extended desktop setup with #1 desktop as the laptop screen (good for
    tool palettes for graphic editing).
    Apart from the glitch with standby mode, it's odd how "we" ended up with
    a situation where there are three "control systems" looking after this -
    the hardware utilities on the laptop, the graphic card driver software,
    and windows (vista) "mobility centre". Analagous perhaps to having a car
    with a steering wheel, a joystick, and an autopilot, all working at the
    same time, yet all I want to do is drive to the shop to buy a loaf of
    bread. Perhaps macs have this sorted.
    Me, May 22, 2009
  6. I think that may mean that the HDMI/DVI converter you are using is
    only single link capable. It is not connecting the extra pins used
    for dual link.
    Stephen Worthington, May 22, 2009
  7. Me

    Me Guest

    Hmmm... - the cable that came with the monitor is DVI-D single link
    (9+9+1 pin). I shouldn't need (?) dual link for 1680 x 1050 for the
    monitor, or for 1920 x 1080 or less from the computer. The adapter
    looks like it's dual link (there seem to be connectors in the 6 "middle"
    link 2 positions).
    I've tried again with DVI connection after updating driver. I think the
    "bug" is the ATI driver. It will now allow me to force HD, but
    not at 16:10 ratio.
    I can connect my camera via HDMI to the monitor, and get HD (720p)
    "letterbox" without scaling. When the camera display powers down, the
    monitor goes in to power-save mode properly.
    Me, May 22, 2009
  8. From what I have heard, the ATI drivers have been pretty bad in the
    past, but supposedly there is an effort under way to fix that. I have
    Nvidia cards myself.
    Stephen Worthington, May 22, 2009
  9. Me

    Me Guest

    It's not so easy to connect a latop to an external screen without
    Laptop bios/setup has options to start with auto detect or internal LCD
    + external.
    Laptop utilities with function keys allow direct selection of which
    screen(s) are used, and whether desktop is extended or same on both.
    That system "remembers" what has been connected - I connected TV via S
    Video, and now the options for TV-extended or TV are on the (toshiba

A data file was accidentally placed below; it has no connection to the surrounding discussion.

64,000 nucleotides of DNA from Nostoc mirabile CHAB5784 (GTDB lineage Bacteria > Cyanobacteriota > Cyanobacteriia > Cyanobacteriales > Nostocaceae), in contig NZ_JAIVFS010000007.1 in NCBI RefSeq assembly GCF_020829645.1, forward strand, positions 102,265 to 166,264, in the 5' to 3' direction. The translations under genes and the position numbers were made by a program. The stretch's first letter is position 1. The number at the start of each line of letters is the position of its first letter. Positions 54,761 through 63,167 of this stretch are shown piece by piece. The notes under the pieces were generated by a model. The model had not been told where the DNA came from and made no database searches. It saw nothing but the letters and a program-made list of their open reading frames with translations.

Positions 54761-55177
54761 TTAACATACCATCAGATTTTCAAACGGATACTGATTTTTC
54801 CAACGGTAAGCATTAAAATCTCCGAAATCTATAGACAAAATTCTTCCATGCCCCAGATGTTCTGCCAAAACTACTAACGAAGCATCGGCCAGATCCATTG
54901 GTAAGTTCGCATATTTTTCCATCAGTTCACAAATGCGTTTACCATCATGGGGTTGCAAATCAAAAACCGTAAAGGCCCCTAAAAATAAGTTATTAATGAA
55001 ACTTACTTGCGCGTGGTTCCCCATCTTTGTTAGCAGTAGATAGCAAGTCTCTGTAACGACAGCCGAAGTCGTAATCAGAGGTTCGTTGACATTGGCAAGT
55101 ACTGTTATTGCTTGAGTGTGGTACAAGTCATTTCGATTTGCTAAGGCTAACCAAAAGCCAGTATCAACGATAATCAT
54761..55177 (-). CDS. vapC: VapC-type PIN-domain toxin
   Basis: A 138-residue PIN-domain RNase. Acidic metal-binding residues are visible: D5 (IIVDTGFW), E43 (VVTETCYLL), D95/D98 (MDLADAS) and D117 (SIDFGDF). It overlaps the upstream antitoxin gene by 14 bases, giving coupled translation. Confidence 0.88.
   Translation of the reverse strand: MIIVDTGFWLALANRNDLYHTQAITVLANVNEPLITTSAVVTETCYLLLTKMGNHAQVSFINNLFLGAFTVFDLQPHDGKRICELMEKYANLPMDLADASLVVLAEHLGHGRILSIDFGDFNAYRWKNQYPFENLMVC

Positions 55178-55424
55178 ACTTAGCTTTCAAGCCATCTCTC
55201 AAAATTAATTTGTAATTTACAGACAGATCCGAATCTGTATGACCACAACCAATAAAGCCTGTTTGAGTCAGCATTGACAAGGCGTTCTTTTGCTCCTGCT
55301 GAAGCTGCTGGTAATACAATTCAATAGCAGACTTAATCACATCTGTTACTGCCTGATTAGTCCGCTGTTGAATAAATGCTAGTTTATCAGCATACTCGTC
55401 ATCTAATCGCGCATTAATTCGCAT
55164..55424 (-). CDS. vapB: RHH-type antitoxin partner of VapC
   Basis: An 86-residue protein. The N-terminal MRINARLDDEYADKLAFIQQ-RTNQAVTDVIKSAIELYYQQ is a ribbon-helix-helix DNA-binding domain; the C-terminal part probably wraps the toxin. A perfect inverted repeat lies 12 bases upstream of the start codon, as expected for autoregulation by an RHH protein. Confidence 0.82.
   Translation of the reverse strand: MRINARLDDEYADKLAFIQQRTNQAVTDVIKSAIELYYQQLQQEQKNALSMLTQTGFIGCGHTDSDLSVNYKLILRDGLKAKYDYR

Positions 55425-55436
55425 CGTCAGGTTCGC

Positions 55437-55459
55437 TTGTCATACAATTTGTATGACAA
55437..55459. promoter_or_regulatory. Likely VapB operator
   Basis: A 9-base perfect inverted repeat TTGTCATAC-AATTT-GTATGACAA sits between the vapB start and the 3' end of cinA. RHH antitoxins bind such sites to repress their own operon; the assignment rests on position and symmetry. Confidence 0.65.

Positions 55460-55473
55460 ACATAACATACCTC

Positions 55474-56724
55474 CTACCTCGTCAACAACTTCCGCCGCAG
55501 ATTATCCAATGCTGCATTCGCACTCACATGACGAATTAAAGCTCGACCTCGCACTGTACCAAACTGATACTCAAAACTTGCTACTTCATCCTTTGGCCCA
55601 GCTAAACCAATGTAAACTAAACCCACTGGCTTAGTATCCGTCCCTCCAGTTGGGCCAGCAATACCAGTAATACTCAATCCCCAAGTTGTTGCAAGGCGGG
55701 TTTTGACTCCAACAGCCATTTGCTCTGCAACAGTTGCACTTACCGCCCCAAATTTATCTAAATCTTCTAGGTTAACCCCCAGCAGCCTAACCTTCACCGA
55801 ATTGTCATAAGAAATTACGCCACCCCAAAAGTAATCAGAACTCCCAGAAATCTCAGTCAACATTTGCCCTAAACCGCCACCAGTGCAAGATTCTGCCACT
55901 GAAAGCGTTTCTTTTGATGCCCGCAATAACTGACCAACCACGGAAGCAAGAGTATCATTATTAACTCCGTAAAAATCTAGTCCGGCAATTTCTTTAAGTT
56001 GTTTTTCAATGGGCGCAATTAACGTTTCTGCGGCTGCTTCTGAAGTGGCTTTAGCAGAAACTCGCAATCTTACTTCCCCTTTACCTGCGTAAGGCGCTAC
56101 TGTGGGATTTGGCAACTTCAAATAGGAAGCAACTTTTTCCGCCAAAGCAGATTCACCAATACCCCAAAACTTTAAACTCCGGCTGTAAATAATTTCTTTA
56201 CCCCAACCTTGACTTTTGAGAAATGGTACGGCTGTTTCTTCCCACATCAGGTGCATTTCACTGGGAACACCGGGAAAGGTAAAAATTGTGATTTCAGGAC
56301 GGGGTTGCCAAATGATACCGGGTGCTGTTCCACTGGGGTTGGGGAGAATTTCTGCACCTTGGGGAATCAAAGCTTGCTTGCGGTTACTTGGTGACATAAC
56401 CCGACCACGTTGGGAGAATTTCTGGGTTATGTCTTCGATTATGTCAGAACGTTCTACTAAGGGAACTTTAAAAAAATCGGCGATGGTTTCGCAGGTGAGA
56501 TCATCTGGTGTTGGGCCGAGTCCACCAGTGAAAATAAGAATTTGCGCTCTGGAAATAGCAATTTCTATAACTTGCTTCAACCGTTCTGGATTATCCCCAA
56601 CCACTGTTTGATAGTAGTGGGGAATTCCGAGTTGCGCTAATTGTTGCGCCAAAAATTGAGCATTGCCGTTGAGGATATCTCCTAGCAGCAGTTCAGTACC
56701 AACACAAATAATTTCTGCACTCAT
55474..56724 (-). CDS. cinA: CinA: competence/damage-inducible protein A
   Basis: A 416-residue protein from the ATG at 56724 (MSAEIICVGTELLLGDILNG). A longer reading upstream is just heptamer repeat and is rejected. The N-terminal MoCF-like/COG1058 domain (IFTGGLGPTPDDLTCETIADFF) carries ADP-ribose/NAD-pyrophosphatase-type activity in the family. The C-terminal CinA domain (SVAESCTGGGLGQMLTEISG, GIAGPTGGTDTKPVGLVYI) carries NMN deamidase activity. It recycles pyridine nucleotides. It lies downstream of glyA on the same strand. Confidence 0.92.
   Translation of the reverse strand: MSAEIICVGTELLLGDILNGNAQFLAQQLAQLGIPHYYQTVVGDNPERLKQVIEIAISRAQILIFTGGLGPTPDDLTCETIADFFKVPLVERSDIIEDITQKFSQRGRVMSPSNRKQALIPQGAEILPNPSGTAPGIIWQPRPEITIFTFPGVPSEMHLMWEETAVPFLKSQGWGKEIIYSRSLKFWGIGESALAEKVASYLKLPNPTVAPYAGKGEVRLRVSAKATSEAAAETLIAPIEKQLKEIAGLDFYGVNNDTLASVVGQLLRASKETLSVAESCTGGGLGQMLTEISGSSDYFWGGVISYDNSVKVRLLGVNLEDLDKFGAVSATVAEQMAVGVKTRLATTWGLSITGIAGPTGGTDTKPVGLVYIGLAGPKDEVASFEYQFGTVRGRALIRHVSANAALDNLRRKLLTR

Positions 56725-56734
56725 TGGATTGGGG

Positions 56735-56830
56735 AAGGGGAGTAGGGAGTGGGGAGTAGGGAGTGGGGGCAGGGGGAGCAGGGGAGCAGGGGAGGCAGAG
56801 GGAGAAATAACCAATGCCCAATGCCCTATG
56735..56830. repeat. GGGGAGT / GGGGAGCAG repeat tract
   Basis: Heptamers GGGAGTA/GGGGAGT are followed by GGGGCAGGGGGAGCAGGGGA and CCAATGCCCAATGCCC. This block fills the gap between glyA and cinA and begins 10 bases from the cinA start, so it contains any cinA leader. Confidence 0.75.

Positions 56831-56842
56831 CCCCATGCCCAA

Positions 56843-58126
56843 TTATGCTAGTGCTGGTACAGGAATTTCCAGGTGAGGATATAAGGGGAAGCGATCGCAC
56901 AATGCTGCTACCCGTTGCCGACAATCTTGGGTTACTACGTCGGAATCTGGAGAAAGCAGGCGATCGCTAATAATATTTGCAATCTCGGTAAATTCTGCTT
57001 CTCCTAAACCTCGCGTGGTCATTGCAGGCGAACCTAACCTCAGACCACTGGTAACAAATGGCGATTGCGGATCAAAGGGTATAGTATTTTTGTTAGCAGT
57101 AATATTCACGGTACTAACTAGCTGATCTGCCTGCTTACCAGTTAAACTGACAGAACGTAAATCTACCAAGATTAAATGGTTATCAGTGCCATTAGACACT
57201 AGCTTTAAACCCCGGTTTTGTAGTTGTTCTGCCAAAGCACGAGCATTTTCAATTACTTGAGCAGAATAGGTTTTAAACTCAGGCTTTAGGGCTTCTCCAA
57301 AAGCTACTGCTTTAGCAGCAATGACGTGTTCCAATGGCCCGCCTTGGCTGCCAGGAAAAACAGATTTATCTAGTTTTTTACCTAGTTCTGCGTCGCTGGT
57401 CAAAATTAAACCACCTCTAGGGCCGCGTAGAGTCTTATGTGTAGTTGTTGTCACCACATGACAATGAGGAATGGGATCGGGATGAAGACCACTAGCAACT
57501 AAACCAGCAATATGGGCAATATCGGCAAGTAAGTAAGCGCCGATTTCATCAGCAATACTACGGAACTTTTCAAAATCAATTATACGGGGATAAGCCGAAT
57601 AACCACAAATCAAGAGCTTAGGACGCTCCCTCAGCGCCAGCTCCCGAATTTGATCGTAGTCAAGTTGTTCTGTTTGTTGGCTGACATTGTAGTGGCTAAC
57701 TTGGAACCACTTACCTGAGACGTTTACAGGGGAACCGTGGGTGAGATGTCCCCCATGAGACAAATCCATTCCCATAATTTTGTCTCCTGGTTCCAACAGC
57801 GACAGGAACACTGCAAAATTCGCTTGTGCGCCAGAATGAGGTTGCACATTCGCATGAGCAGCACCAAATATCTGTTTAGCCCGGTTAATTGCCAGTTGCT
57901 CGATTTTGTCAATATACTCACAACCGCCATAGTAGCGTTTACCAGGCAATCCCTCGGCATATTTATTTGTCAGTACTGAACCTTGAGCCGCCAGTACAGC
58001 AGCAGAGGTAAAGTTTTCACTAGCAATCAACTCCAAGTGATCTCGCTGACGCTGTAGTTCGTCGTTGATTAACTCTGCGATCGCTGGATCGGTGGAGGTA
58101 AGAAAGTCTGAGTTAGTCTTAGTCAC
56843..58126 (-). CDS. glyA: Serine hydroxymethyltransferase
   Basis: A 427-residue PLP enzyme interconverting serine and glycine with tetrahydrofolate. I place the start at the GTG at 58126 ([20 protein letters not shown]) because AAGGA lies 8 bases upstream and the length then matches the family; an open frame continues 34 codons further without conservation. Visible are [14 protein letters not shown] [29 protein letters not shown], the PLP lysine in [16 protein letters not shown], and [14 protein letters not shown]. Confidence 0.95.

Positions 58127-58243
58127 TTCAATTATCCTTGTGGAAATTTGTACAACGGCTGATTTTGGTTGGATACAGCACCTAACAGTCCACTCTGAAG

utilities) menu. Unfortunately that means that if I stuff up a setting,
    that stuffed up setting "sticks" when re-booting.
    On first receiving a signal, the external monitor auto-adjusts pixel
    clock and phase. If the wrong resolution setting is applied on startup,
    then corrected via the display driver, I get a partly blurry screen -
    and need to run an "auto adjust" to correct it.
    I use the external LCD for photography, and need it colour-calibrated
    via an ICC profile generated by software and a hardware colorimeter
    device. I need to be sure that the correct ICC profile is applied by
    the graphic card driver to the correct monitor when the OS loads. The
    perfect answer is a monitor calibrated with internal look up table, so
    needing no adjustment from the PC, but they are expensive.
    I think I've got it right now, but it's been a bit of a challenge.
    Next laptop I buy must have DVI out and an Nvidia card.
    I'm happy with the idea of replacing a desktop with a laptop for my
    needs. Bottleneck with my old system was sheer cpu grunt for raw file
    conversion using a raw file converter (Nikon) which updated/recompressed
    an embedded full size jpeg and thumbnail within the raw files on each
    editing step. It was "click and wait..." on a single core machine. A
    laptop was a bit of a gamble. I tried the software on my son's 1.6 ghz
    dual core "budget" machine, and once I'd enabled the dual cores (he'd
    disabled one to save power - doh) found that it was adequate - better
    than I expected. C2D in this machine works very well indeed, with 2
    separate disks, caching for that software set on the second disk, and
    the Nikon software utilising both cores fairly evenly. Now to go out and
    take some photos...
    Me, May 25, 2009